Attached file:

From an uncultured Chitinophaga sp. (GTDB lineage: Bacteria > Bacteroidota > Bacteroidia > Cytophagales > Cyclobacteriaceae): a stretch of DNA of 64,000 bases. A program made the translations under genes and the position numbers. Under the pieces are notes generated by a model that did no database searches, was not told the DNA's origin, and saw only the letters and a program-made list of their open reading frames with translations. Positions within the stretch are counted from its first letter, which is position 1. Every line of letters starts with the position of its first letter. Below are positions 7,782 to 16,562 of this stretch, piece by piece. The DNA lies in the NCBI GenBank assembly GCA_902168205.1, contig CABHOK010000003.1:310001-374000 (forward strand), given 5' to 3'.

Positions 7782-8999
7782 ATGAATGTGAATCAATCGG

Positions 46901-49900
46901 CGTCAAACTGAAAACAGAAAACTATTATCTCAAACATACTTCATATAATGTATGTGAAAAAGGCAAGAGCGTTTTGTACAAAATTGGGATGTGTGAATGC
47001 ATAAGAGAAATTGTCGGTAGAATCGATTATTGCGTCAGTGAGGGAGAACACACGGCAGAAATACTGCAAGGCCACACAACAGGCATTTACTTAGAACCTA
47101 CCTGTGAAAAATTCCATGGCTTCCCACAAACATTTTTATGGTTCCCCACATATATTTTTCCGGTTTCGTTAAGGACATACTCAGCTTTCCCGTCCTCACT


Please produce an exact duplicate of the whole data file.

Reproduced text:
From an uncultured Chitinophaga sp. (GTDB lineage: Bacteria > Bacteroidota > Bacteroidia > Cytophagales > Cyclobacteriaceae): a stretch of DNA of 64,000 bases. A program made the translations under genes and the position numbers. Under the pieces are notes generated by a model that did no database searches, was not told the DNA's origin, and saw only the letters and a program-made list of their open reading frames with translations. Positions within the stretch are counted from its first letter, which is position 1. Every line of letters starts with the position of its first letter. Below are positions 7,782 to 16,562 of this stretch, piece by piece. The DNA lies in the NCBI GenBank assembly GCA_902168205.1, contig CABHOK010000003.1:310001-374000 (forward strand), given 5' to 3'.

Positions 7782-8999
7782 ATGAATGTGAATCAATCGG

Positions 46901-49900
46901 CGTCAAACTGAAAACAGAAAACTATTATCTCAAACATACTTCATATAATGTATGTGAAAAAGGCAAGAGCGTTTTGTACAAAATTGGGATGTGTGAATGC
47001 ATAAGAGAAATTGTCGGTAGAATCGATTATTGCGTCAGTGAGGGAGAACACACGGCAGAAATACTGCAAGGCCACACAACAGGCATTTACTTAGAACCTA
47101 CCTGTGAAAAATTCCATGGCTTCCCACAAACATTTTTATGGTTCCCCACATATATTTTTCCGGTTTCGTTAAGGACATACTCAGCTTTCCCGTCCTCACT